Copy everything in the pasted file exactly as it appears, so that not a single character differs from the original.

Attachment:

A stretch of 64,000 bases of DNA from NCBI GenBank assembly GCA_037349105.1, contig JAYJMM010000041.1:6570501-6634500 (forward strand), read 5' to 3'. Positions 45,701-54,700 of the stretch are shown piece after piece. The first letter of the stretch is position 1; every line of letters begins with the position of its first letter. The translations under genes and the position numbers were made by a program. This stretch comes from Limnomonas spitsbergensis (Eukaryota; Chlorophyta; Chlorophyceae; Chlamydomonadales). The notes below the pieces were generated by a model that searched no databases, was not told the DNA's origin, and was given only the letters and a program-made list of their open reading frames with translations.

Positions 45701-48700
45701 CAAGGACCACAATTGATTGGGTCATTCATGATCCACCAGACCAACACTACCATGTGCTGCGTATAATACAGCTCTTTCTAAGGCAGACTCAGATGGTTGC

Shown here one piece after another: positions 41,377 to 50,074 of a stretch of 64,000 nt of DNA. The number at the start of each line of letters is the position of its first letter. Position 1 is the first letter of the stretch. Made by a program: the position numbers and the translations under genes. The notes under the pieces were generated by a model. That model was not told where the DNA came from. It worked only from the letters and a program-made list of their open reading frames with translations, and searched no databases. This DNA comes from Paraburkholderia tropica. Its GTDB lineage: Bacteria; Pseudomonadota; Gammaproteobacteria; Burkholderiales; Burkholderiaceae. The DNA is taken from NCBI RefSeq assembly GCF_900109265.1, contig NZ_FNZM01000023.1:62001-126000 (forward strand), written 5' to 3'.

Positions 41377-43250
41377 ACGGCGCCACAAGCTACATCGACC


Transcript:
A stretch of 64,000 bases of DNA from NCBI GenBank assembly GCA_037349105.1, contig JAYJMM010000041.1:6570501-6634500 (forward strand), read 5' to 3'. Positions 45,701-54,700 of the stretch are shown piece after piece. The first letter of the stretch is position 1; every line of letters begins with the position of its first letter. The translations under genes and the position numbers were made by a program. This stretch comes from Limnomonas spitsbergensis (Eukaryota; Chlorophyta; Chlorophyceae; Chlamydomonadales). The notes below the pieces were generated by a model that searched no databases, was not told the DNA's origin, and was given only the letters and a program-made list of their open reading frames with translations.

Positions 45701-48700
45701 CAAGGACCACAATTGATTGGGTCATTCATGATCCACCAGACCAACACTACCATGTGCTGCGTATAATACAGCTCTTTCTAAGGCAGACTCAGATGGTTGC

Shown here one piece after another: positions 41,377 to 50,074 of a stretch of 64,000 nt of DNA. The number at the start of each line of letters is the position of its first letter. Position 1 is the first letter of the stretch. Made by a program: the position numbers and the translations under genes. The notes under the pieces were generated by a model. That model was not told where the DNA came from. It worked only from the letters and a program-made list of their open reading frames with translations, and searched no databases. This DNA comes from Paraburkholderia tropica. Its GTDB lineage: Bacteria; Pseudomonadota; Gammaproteobacteria; Burkholderiales; Burkholderiaceae. The DNA is taken from NCBI RefSeq assembly GCF_900109265.1, contig NZ_FNZM01000023.1:62001-126000 (forward strand), written 5' to 3'.

Positions 41377-43250
41377 ACGGCGCCACAAGCTACATCGACC